• Assessed by comparing agreement between observations or ratings of two or more observers (interobserver/interrater reliability)
reliability principles
Reliability Principles
  • Low reliability can undermine adequate testing of hypotheses.
  • Reliability estimates vary depending on procedure used to obtain them.
  • Reliability is lower in homogeneous than heterogeneous samples.
  • Reliability is lower in shorter than longer multi-item scales.
validity
Validity
  • The degree to which an instrument measures what it is supposed to measure
  • Four aspects of validity:
    • Face validity
    • Content validity
    • Criterion-related validity
    • Construct validity
face validity
Face Validity
  • Refers to whether the instrument looks as though it is an appropriate measure of the construct
  • Based on judgment; no objective criteria for assessment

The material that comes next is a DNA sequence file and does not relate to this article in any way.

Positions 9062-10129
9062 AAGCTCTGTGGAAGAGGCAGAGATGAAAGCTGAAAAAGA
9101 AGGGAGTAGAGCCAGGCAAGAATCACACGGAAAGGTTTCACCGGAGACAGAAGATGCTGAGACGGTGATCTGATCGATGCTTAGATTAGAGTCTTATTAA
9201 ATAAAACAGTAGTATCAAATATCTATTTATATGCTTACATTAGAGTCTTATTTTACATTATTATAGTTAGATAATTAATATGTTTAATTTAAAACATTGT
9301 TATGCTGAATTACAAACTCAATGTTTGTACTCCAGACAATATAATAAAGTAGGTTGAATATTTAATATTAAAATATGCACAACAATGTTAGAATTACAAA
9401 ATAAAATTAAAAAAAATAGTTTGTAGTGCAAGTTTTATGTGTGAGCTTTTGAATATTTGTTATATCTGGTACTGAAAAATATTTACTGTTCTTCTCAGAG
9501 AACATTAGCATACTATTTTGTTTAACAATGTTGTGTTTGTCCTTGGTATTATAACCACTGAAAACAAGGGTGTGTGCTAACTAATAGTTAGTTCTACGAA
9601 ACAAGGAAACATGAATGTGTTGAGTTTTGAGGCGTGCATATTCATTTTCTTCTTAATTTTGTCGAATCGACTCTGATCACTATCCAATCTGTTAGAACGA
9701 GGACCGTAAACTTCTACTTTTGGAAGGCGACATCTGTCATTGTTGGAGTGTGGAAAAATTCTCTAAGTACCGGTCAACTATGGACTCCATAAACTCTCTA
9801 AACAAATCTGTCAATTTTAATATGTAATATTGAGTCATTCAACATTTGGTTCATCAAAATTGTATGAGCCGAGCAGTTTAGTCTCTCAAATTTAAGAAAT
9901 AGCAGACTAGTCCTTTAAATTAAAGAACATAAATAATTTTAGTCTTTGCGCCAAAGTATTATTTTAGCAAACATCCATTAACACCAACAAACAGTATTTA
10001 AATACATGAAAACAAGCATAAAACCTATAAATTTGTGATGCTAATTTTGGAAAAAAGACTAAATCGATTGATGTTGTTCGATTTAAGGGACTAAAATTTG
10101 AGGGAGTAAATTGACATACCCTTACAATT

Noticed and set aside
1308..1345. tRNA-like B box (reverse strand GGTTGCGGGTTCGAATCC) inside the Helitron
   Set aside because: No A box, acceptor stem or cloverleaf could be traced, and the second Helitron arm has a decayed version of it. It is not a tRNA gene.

content validity
Content Validity
  • The degree to which an instrument has an adequate sample of items for the construct being measured
  • Evaluated by expert evaluation, often via a quantitative measure—the content validity index (CVI)
question2
Question

Is the following statement True or False?

  • Face validity of an instrument is based on judgment.
answer2
Answer
  • True
    • Face validity refers to whether the instrument looks like it is an appropriate measure of the construct. There are no objective criteria for assessment; it is based on judgment.
criterion related validity